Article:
Debugging with audio

By Andreas Jansson | 08 September 2011

echo "here";

Sometimes you just want to know that you took the right branch in an if statement, or that the value of a variable is what you expect it to be. Sometimes you don't have the need, time or incentive to fire up the debugger, you just want to dump a few variables to stdout. That works really well if you're writing a CLI script and it's okay if you work on old-fashioned HTML, but when it comes to debugging AJAX requests, it's pretty useless. When the response comes back to the browser you have to open up the web inspector and look at the network activity to find that particular requested document, click to look at the contents and dig out that debug message from the raw source. Not fun.

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By Zdenek Machek | 01 September 2011

Every PHP developer will sooner or later face a request to output a document as a PDF, XLS, DOC or ODF. Exporting each format by hand is as time consuming as it is dull - especially things like point-by-point positioning of elements in a PDF. So how can we get around this tedious chore using PHP?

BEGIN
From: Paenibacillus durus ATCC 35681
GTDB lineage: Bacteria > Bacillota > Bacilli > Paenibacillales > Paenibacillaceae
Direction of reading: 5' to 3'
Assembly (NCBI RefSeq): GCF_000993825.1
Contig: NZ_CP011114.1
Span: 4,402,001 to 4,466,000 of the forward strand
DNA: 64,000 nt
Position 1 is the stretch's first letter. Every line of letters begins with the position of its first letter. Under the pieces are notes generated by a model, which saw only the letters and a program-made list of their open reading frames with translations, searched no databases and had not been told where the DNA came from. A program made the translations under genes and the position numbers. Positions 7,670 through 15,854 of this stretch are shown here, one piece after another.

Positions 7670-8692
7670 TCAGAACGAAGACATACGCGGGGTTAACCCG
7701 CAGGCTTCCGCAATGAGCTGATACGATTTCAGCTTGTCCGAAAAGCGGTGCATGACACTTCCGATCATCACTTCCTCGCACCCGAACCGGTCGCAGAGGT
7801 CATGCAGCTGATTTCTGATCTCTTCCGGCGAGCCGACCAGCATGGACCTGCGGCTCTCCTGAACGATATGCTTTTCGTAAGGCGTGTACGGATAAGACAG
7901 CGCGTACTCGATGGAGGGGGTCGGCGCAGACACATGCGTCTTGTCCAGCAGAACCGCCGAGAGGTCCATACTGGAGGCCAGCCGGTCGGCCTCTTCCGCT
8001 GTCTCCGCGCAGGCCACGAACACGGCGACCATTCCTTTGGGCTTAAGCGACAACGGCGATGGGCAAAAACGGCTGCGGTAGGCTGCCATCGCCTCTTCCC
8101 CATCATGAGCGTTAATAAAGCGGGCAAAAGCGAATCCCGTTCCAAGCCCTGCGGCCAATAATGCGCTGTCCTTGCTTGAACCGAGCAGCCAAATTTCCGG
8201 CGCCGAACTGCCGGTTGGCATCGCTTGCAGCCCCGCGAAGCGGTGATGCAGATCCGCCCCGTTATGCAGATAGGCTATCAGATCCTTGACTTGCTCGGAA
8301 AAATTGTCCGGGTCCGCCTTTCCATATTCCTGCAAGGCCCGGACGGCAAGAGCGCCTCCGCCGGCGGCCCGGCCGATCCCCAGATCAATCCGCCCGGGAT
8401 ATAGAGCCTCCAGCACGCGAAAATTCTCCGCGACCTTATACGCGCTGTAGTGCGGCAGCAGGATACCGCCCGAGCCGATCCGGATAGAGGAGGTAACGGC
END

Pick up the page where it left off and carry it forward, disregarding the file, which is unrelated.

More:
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Writing MySQL functions in C

By Andreas Jansson | 15 December 2010

In the previous post Zdenek explained how to use MySQL stored functions to calculate the distance between two points on the lat/lng plane. Here I take his function as a starting point to describe how to implement user defined functions written in C, and import them into MySQL.

User defined functions (UDF) are compiled C functions that you can use as normal functions within MySQL. UDFs have a number of advantages over stored functions written using SQL, the most important being improved performance and the fact that you can use them as aggregate functions (like you can with SUM(), AVG(), etc.).

Writing UDFs is easy. So is compiling and importing UDFs into MySQL. First you need to do a little bit of setting up. This is how you do it (in Ubuntu and Red Hat).

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Automatic geolocation and SQL

By Zdenek Machek | 16 November 2010